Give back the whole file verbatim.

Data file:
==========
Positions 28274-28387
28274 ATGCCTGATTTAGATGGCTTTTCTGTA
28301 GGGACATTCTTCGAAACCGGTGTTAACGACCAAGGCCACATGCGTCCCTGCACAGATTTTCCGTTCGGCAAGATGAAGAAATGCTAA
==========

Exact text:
Positions 28274-28387
28274 ATGCCTGATTTAGATGGCTTTTCTGTA
28301 GGGACATTCTTCGAAACCGGTGTTAACGACCAAGGCCACATGCGTCCCTGCACAGATTTTCCGTTCGGCAAGATGAAGAAATGCTAA